Communities across America, including major metropolitan areas, are embracing urban farms and community gardens. The role these urban farms play is important to the communities where they operate, often addressing a larger societal/community need. Equally important is the direct connection the farm/garden gives to consumers interested in learning more about how food is grown and raised. What can larger, conventional farms learn about best practices from urban farms – and vice versa?

Farmers and ranchers – large and small, urban and rural – toured Wattles Farm in Hollywood. This intimate discussion looked at best practices and shared techniques, no matter the farm size, and the role that urban farms/community gardens play in feeding the stomachs and souls of American communities. Watch excerpts from the discussion at Wattles Farm and discover how rural and urban farmers can work together to provide healthy choices for people everywhere.

Why not utilize technologies?

Farmers and ranchers are business-savvy people who like technology as much as anyone else. Our society is always adopting new, progressive technologies. Why shouldn't agriculture?


    • Moderator Michael Olson, Consultant to metropolitan agriculture, author, MetroFarm, and executive producer/host of Saturday Food Chain radiotalk show
    • Colin Archipley, Marine Sergeant & Founder, Archi’s Acres
    • Paula Daniels, Senior Advisor, Food Policy, The City of Los Angeles Office of the Mayor View Full Bio

      Paula Daniels – Senior Advisor, Food Policy, The City of Los Angeles Office of the Mayor With more than 20 years of experience working as a leader in the environmental community, Paula Daniels is charged with overseeing the City’s efforts to increase Angelenos’ accessibility to healthy foods. She is the chair of the Los Angeles Food Policy Council and oversees citywide actions to build a broad-based collaboration for a sustainable regional food system that supports the availability and affordability of sustainably grown local food to people of all income levels.

    • Kelly Dugan, Calf & Heifer Manager View Full Bio

      Born and raised in central Arizona, Kelly Dugan is a third generation dairy farmer. She has been a single mother of 2 for the past 9 years and currently engaged to be married. Kelly manages her fathers’ calf and heifer operation, raising approximately 500 baby calves and over 2,000 heifers. She prides herself in raising her calves in with-in the same models as raising her children. Her priorities lie in keeping a clean and safe environment, while feeding the most nutritious diet. Kelly is a member of the Young Cooperatives, the Young Farmers and Ranchers, Farm Bureau and also teaches Sunday School.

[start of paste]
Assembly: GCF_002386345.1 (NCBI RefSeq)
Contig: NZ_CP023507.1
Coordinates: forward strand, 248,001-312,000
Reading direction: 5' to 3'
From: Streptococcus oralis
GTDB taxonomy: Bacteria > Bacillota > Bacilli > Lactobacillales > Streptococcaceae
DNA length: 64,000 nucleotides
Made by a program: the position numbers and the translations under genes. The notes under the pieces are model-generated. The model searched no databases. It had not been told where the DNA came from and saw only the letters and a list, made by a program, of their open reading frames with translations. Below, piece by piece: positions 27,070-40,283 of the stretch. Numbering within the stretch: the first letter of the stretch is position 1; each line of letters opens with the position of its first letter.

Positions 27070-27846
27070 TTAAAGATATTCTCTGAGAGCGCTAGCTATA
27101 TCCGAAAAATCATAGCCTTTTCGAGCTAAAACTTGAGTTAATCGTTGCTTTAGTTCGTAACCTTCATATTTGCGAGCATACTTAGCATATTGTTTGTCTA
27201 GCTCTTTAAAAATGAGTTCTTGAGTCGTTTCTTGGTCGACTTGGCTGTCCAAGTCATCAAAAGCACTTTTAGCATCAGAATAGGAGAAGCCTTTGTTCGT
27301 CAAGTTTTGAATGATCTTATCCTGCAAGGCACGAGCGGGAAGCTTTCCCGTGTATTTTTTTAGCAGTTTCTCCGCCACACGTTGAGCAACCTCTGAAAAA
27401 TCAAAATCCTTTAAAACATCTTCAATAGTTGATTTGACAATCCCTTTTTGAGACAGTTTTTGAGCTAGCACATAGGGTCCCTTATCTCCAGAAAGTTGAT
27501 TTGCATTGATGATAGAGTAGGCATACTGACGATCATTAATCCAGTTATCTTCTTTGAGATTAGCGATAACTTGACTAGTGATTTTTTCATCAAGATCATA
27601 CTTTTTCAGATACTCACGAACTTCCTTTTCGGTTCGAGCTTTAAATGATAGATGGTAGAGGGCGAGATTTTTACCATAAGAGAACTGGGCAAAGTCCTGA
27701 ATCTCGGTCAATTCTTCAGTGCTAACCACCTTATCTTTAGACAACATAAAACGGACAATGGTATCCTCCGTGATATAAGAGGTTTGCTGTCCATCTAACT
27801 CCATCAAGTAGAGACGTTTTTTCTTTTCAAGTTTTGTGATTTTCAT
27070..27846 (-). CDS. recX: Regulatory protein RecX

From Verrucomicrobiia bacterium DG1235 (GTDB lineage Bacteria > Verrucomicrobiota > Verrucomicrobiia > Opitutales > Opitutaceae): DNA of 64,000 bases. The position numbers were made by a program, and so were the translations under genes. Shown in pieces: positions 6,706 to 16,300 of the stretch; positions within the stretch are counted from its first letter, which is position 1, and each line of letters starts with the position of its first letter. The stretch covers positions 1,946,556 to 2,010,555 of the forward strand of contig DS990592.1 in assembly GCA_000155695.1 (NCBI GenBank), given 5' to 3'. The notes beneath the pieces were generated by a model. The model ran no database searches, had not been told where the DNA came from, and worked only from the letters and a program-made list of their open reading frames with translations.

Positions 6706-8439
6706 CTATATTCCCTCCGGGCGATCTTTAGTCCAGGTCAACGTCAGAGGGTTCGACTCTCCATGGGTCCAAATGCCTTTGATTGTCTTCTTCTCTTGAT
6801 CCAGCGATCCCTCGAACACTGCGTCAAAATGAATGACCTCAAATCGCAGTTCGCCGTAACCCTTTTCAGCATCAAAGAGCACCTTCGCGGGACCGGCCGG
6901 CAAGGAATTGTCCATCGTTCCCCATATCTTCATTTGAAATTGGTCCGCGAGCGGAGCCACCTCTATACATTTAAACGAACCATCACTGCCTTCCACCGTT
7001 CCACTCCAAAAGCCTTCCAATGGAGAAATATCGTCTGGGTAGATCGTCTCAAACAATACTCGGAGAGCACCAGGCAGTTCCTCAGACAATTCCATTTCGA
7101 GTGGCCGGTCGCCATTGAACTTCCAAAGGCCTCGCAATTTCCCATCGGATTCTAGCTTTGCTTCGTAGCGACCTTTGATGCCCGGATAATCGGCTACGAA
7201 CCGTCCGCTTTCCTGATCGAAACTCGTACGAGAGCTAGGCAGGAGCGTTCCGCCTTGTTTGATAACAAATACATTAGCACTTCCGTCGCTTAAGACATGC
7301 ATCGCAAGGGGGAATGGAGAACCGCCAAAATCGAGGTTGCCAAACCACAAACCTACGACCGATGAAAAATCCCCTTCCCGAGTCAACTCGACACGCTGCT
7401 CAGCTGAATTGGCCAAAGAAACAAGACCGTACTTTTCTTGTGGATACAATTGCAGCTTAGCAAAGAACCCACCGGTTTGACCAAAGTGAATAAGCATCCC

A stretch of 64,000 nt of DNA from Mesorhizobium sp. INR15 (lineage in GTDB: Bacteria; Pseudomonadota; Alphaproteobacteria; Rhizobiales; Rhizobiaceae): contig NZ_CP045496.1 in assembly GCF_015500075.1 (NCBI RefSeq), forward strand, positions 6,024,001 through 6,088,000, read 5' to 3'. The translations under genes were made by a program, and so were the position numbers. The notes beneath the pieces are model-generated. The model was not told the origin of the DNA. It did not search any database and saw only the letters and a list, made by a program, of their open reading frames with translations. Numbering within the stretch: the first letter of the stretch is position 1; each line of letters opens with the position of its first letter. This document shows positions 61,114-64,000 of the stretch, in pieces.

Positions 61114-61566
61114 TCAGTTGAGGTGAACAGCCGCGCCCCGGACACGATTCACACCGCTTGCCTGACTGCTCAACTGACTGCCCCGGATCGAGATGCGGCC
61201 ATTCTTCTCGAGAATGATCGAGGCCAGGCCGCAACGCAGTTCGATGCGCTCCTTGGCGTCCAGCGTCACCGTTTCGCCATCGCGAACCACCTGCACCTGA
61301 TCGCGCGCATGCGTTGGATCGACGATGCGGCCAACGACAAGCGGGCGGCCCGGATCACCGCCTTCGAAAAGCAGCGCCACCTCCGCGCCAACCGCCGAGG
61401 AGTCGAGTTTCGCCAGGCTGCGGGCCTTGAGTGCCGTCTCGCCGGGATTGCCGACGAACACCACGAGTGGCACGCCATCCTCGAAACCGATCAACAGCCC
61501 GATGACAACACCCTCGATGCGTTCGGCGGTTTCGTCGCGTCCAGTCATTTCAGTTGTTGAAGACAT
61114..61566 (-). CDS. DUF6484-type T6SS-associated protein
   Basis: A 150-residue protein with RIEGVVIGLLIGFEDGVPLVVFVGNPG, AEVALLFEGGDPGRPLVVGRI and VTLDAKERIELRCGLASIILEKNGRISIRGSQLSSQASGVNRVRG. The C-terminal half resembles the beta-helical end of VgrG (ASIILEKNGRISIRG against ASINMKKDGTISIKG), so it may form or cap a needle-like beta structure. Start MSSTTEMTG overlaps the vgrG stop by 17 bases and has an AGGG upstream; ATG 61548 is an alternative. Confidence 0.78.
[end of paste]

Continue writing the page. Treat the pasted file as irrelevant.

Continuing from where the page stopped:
• Jacki Easter, Beef & Poultry Farmer View Full Bio

      Born on a small dairy farm not far from where her family currently owns and operates a farm, fifth generation farmer, Jacki Easter, has strong passion and dedication to agriculture. Jacki received graduate and undergraduate degrees from Longwood University, and worked as a teacher, and as a middle school and elementary school assistant principal and director of technology. After leaving her career in education in 1994 to farm full-time, Jacki became actively involved in Farm Bureau serving on the State Board and being very active in such issues as the regulation of the poultry industry. She was appointed as State Executive Director for Farm Service Agency , serving 6 years under the Bush Administration. She also served on the Virginia 4-H Foundation Board of Directors and the Virginia Ag in the Classroom Foundation Board.

      Jacki and husband, Howard J. Easter III, whom she met through 4-H, maintain 5 broiler houses (contracted with Tyson Foods), a commercial cow calf operation, and small acreage of corn, soy beans and wheat. They raise a little over a million chickens a year, and a dozen calves a year for beef for our local customers. Jacki’s greatest accomplishment is both of her sons chose to build their homes and raise their families on the farm. All 5 grandchildren love the animals and like to be involved in activities, and are active in 4-H.